That’s a quick run around my home media set up. Hopefully it was simple enough to understand!

8 thoughts on “Home media setup

  1. How is Windows Home Server in storing data and making backups? Can it also make system images of the regular computer’s connected to it?

    Might be interested into building one myself then. Tried the backup feature in Windows 7 RC (which runs beautiful well so far) but that failed (took forever).

    1. WHS can make backups of any Windows machine connected to it. The restore features works really well in the case of a drive failure, but it is designed to go back to the same machine (except for HD size, which it supports for moving to a larger system drive).

      It does token-based backups, so if multiple machines on the network have the same file (i.e. a system file), then it only backs up one copy. The rest are tokens that point to that file.

      If a machine drive fails, you can restore to the new replacement drive. It can’t be restored to a machine with different hardware (well, it can, but the results wouldn’t be pretty).

  2. You have hit the nail on the head here for me. I have been thinking about getting a Dell server and such for media backup so I have got a few questions for you.

    Based on your description so far, it doesn’t sounds like you are running any kind of raid array. How does your WHS handles backup and stuff? I am really interested in building something like your Kagami.

    1. Windows Home Server takes a “home appliance” approach to home backup and file server. It was designed to be easily maintained and upgraded by the average Joe (as demonstrated by the multitude of WHS appliances on the market today). When you add a drive, the server adds the storage into the existing drive pool. It essentially creates a spanned disk for data storage. You can then create folders on the drive array for your storage needs (though there are a few precreated folders like music, photos, video, and users).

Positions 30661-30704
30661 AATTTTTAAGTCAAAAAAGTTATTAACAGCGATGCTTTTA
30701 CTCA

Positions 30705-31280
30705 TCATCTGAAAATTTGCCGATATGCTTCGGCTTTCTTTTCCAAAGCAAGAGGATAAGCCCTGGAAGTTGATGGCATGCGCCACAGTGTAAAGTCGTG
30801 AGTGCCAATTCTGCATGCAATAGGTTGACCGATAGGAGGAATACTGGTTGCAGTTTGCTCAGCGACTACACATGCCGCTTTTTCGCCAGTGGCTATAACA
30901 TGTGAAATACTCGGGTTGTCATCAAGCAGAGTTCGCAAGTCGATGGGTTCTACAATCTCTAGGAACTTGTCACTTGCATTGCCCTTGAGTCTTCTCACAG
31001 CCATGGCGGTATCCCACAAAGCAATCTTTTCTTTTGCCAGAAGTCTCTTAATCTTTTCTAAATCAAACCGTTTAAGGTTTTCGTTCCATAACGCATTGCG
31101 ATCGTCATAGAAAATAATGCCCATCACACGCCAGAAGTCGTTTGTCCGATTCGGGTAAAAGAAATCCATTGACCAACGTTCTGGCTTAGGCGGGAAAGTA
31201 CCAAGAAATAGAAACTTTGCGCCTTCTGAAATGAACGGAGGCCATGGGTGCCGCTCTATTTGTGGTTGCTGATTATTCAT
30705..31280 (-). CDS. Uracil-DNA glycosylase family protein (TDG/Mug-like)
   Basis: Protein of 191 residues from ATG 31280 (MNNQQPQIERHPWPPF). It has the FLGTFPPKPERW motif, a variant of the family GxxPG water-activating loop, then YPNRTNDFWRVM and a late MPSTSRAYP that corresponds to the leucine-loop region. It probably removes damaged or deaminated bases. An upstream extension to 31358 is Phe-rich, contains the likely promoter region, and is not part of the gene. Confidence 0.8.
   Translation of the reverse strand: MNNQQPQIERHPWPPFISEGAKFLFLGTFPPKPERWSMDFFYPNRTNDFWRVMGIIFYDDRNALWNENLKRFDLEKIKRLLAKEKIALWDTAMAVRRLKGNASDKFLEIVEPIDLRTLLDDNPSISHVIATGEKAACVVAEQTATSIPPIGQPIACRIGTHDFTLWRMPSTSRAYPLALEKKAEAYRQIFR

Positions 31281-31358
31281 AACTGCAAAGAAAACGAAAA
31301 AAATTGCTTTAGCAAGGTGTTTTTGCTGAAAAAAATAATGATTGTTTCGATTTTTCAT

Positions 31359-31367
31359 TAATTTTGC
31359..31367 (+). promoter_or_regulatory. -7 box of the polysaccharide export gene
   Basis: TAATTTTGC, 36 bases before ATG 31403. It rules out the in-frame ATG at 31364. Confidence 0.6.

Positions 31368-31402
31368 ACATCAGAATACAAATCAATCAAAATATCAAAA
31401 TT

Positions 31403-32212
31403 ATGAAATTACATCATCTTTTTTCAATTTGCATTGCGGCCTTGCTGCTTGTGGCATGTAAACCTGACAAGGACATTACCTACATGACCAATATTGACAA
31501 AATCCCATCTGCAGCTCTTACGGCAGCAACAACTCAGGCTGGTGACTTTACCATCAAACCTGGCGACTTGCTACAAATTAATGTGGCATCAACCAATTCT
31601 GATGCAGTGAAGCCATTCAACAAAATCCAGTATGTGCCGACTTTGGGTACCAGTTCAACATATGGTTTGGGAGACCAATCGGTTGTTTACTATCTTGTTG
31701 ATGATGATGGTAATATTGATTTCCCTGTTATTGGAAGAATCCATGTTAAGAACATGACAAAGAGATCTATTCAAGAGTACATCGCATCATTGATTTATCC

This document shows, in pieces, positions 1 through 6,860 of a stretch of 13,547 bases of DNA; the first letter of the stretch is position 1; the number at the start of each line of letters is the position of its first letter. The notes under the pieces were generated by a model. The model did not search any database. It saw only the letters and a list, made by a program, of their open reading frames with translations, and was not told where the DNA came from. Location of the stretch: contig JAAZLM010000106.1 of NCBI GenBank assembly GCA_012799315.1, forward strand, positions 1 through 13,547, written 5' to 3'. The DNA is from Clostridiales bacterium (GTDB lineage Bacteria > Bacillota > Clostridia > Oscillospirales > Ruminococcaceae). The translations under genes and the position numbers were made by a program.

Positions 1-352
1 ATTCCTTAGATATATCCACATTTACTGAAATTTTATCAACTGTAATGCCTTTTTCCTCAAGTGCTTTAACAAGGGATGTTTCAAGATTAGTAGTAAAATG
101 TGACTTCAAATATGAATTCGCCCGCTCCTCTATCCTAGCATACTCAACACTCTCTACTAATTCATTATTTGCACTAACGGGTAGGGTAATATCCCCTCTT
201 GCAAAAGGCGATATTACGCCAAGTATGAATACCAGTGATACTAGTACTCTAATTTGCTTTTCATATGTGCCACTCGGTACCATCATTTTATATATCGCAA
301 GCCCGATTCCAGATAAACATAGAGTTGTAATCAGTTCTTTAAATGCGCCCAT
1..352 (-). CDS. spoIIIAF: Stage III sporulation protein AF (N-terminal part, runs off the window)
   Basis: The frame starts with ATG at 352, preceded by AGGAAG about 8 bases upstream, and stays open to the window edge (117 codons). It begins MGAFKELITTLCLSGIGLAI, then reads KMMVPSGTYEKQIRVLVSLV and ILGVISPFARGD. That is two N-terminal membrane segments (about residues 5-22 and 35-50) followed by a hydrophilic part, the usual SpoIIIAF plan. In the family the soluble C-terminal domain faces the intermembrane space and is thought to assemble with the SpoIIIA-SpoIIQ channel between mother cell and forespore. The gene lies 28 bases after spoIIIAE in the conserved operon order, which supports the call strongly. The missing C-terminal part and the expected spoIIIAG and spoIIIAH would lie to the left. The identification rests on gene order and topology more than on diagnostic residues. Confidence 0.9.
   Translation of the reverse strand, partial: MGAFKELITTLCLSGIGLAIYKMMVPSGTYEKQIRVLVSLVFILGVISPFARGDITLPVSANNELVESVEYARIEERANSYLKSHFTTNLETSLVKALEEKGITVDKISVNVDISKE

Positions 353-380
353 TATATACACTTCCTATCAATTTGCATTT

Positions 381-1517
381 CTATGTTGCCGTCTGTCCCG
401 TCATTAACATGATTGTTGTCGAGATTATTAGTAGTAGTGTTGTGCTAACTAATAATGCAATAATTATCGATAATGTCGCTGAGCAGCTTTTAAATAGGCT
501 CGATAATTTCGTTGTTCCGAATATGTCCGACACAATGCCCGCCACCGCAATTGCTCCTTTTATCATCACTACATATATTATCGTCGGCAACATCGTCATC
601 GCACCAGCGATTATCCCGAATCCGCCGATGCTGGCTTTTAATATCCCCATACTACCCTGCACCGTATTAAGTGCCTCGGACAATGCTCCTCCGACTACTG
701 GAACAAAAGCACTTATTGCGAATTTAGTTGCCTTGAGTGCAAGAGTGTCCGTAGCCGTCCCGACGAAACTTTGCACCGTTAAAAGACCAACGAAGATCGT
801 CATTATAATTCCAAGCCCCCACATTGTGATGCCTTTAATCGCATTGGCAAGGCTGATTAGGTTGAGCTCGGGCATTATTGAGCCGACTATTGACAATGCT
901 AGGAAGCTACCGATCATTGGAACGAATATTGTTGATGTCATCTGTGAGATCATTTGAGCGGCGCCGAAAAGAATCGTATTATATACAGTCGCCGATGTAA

It doesn’t RAID functionality, though you do have the option to turn on duplication for certain folders. This will duplicate your files in that folder across different drives to help you recover that data in the event a drive is lost. I think of it as a pseudo RAID1, but only for folders I select.

      As for home PC backups, it does token-based differencing backups of your home networks (as long as they are Windows clients). If a machine goes down, you can boot up with the recovery CD and restore the backup from the server. The token-based system helps save space as it only stores one copy of each file regardless of how many machines on your network have them. This applies to documents, photos, and even OS files.

      If you want to learn more about WHS, I’d suggest heading over to http://www.wegotserved.co.uk, which has a lot of information on what people have done with their servers. There’s a large amount of add-ons that extend the functionality of the base WHS (like things to control UPSes, x10 add-ons, console tweaks, media servers, etc.)

      The beautiful thing about WHS is that it is designed to be completely headless and administered from the WHS console I showed above. 🙂

      1. I would just like to come back here and info you that I have built my first WHS. I have carefully evaluated my options between a RAID 5 stack and a WHS and eventually went with the Drive Extender technology. I have even attempted a disaster recovery procedure by pulling the system drive out and let server recovery to rebuild all the tombstones which worked out. I’m going to blog about it when I get all the pieces in place.

  3. Jim

    I am looking into setting something up like you are currently running. I noticed you have a tv tuner card in Chikane. Are you able to stream this live tv to the other pc’s you have in the house?

    1. Unfortunately not. If you have multiple PCs that you want to have access to live TV, I’d recommend looking at something like the HD Homerun, which is a network based ATSC/ClearQAM tuner.